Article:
It is a distinct possibility that systemic demand destruction eventually wins out, especially in the age of nuclear, chemical and biological weapons of mass destruction. It is true that demand for energy and food becomes extremely inelastic to price changes at a certain threshold, but it is also true that central governments and markets simply do not care whether masses of people die from thirst, starvation or an inability to stay warm, and there is little they can do about it anyway. On top of that, we are already witnessing the devastating effects of climate change on human life, mostly in the form of floods and droughts, and billions more could die from accelerating atmospheric disturbance in the near future.
There is also the fact that our peaceful "solutions" to climate change and energy scarcity may be just as threatening to human life as the problem itself, as we are currently observing in Japan. Humans always tend to sacrifice long-term resilience for short-term profits, and our decisions in a complex society will always generate significant unintended consequences. India and China, the two most populous countries in the world, have vowed to continue their construction of nuclear power plants despite the ongoing disaster, albeit after they conduct a few "safety reviews". Eastern European countries, such as Russia, have decided to throw caution to the wind and will not delay their nuclear energy plans at all. .
Financially, these countries may find it nearly impossible to make good on these promises, since the up front and ongoing costs of construction and operation are staggering, especially when the cost of credit and oil is high (longer delays in construction mean more interest paid to bankers). Even if they do manage to build a few more plants in a hurry, however, any major flood, intentional sabotage and/or human errors (all likely events) could render them perpetual radioactive liabilities, rather than providers of cheap energy. A similar logic applies to the more forceful ways of securing energy, such as the "War on Terror", as they only create more incentives for dissident groups to formulate and launch large-scale attacks on the aggressor states.
Realistically, a range of predicaments from a lack of cheap oil, clean water, productive topsoil, stable weather patterns or critical bee populations (for pollination ) could absolutely decimate global food production in upcoming years. The scenario that would result from a combination of all of these things is nearly unimaginable, but, unfortunately, has a significant chance of occurring. Of course, what scares me the most are not the predicaments themselves, but the violent ways in which human populations, armed with advanced weaponry, will react to them. When push comes to shove, we are not a friendly species, and we will not voluntarily migrate to greener pastures like the lemmings do. In fact, we have nowhere left to migrate to.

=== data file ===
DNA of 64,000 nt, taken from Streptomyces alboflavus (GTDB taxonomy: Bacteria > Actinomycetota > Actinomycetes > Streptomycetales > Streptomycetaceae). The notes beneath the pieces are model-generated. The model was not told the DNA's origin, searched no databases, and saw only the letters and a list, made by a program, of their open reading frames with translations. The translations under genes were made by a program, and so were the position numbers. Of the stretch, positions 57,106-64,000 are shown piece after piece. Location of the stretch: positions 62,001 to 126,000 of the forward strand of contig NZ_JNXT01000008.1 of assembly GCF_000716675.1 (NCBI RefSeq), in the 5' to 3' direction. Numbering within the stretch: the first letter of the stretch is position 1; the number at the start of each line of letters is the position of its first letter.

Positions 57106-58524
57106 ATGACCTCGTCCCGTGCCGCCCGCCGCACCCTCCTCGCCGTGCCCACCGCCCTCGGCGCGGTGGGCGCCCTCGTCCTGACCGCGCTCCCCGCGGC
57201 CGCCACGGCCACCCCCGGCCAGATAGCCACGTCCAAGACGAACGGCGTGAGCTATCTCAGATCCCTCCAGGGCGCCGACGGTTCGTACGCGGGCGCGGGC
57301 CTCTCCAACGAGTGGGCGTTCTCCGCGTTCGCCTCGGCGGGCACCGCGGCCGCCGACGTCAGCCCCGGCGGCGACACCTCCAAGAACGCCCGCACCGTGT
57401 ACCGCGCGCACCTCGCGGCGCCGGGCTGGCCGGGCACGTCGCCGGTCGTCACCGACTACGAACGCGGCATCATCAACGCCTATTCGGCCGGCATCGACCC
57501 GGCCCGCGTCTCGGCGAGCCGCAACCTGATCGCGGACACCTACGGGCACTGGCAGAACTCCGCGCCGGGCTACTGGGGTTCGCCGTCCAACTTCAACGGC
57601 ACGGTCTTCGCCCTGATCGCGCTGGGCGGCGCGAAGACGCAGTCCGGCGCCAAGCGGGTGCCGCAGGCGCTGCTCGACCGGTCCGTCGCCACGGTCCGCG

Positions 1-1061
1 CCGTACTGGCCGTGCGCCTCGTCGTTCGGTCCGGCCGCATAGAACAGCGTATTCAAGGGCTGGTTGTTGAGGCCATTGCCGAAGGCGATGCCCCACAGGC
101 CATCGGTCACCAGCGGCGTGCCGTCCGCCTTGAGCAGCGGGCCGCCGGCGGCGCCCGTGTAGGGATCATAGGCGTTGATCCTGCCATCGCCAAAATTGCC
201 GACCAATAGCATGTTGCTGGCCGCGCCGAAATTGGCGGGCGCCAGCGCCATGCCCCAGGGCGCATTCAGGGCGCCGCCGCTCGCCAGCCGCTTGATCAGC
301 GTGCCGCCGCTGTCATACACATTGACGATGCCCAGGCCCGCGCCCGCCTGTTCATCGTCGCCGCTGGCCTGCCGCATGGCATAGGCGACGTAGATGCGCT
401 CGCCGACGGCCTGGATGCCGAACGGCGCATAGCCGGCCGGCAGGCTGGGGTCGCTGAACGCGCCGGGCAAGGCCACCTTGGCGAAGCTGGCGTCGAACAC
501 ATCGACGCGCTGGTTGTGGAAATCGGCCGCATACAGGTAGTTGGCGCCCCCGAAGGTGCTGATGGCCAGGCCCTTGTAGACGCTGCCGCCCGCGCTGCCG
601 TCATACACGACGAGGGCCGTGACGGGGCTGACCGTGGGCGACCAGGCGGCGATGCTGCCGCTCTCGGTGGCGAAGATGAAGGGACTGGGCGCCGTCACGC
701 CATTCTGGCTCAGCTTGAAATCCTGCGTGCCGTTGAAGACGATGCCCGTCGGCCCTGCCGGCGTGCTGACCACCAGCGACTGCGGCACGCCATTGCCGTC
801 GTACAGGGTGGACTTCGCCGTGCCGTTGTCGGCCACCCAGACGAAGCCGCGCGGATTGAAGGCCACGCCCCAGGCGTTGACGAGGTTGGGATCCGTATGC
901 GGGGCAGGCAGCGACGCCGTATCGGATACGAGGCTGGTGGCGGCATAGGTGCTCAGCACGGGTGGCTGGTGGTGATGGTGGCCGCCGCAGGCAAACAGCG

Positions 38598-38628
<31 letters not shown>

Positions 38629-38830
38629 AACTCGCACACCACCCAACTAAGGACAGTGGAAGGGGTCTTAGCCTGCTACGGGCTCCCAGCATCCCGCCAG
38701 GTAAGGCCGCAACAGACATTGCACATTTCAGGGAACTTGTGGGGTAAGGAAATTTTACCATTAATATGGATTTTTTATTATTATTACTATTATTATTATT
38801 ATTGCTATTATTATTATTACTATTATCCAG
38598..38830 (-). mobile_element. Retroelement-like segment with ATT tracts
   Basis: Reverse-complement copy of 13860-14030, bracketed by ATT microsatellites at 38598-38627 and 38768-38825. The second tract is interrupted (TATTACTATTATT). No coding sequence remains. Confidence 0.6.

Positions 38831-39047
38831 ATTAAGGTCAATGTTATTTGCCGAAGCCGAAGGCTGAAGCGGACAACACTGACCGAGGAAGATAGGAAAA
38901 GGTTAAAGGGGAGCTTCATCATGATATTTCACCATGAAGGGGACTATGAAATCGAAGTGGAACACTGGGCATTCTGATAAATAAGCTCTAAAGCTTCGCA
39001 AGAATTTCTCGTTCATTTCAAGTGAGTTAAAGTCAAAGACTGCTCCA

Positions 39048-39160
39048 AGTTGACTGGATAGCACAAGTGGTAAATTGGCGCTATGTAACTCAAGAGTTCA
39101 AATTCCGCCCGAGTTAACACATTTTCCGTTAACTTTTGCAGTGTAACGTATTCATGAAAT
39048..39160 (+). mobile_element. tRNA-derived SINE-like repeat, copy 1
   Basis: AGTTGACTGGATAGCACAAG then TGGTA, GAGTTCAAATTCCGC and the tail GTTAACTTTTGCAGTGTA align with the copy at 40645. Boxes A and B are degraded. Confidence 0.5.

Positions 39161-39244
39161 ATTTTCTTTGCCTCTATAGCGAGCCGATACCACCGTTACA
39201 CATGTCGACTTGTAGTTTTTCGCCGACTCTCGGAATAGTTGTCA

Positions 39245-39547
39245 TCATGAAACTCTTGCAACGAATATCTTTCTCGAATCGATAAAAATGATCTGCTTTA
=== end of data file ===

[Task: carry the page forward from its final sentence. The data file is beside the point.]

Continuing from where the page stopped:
Perhaps we will not suffer mass extinction at the mercy of a nuclear holocaust, but instead a worldwide pandemic. Humans tend to forget that they are not the only living species which adapts to and exploits the populations of other living beings. A virus, such as one of the influenza variety, would have a field day in our global, highly inter-connected society, especially in the midst of an economic depression (H1N1 killed 50 million people in the early 20th century , and new strains may currently be evolving in unpredictable ways). Lastly, NASA has recently confirmed that our solar system will directly align with the center of the Milky Way Galaxy in December of 2012, and a large energetic release will cause massive solar eruptions, which will in turn obliterate Earth's electromagnetic fields, along with every layer of its atmosphere.
Well, alright, that last one isn't so certain at this point, but, if it did happen, would you even be surprised?